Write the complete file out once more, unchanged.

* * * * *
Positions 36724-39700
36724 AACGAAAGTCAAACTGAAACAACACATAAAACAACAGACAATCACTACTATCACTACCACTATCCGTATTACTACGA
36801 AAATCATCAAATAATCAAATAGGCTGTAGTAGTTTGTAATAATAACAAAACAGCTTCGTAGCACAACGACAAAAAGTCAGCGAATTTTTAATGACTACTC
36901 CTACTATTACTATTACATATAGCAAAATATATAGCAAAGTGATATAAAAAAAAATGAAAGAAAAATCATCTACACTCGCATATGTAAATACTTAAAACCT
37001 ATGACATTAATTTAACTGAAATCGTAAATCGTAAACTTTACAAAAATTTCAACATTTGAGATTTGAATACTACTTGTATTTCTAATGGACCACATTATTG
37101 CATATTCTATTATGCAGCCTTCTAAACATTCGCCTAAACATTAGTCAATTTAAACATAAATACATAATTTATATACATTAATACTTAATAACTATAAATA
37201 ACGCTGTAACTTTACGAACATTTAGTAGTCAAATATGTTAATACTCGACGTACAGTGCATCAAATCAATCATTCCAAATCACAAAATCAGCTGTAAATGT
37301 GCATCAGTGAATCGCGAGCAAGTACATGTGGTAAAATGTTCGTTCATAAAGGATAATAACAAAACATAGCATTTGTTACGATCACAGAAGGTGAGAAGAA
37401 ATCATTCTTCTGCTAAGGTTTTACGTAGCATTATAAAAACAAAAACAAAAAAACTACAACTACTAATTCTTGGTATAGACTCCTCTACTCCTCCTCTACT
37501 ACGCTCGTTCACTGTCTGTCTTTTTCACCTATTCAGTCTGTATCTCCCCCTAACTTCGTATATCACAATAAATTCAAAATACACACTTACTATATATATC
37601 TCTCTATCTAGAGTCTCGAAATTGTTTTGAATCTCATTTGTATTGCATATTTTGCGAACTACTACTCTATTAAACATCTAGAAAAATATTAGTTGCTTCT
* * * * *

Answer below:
Positions 36724-39700
36724 AACGAAAGTCAAACTGAAACAACACATAAAACAACAGACAATCACTACTATCACTACCACTATCCGTATTACTACGA
36801 AAATCATCAAATAATCAAATAGGCTGTAGTAGTTTGTAATAATAACAAAACAGCTTCGTAGCACAACGACAAAAAGTCAGCGAATTTTTAATGACTACTC
36901 CTACTATTACTATTACATATAGCAAAATATATAGCAAAGTGATATAAAAAAAAATGAAAGAAAAATCATCTACACTCGCATATGTAAATACTTAAAACCT
37001 ATGACATTAATTTAACTGAAATCGTAAATCGTAAACTTTACAAAAATTTCAACATTTGAGATTTGAATACTACTTGTATTTCTAATGGACCACATTATTG
37101 CATATTCTATTATGCAGCCTTCTAAACATTCGCCTAAACATTAGTCAATTTAAACATAAATACATAATTTATATACATTAATACTTAATAACTATAAATA
37201 ACGCTGTAACTTTACGAACATTTAGTAGTCAAATATGTTAATACTCGACGTACAGTGCATCAAATCAATCATTCCAAATCACAAAATCAGCTGTAAATGT
37301 GCATCAGTGAATCGCGAGCAAGTACATGTGGTAAAATGTTCGTTCATAAAGGATAATAACAAAACATAGCATTTGTTACGATCACAGAAGGTGAGAAGAA
37401 ATCATTCTTCTGCTAAGGTTTTACGTAGCATTATAAAAACAAAAACAAAAAAACTACAACTACTAATTCTTGGTATAGACTCCTCTACTCCTCCTCTACT
37501 ACGCTCGTTCACTGTCTGTCTTTTTCACCTATTCAGTCTGTATCTCCCCCTAACTTCGTATATCACAATAAATTCAAAATACACACTTACTATATATATC
37601 TCTCTATCTAGAGTCTCGAAATTGTTTTGAATCTCATTTGTATTGCATATTTTGCGAACTACTACTCTATTAAACATCTAGAAAAATATTAGTTGCTTCT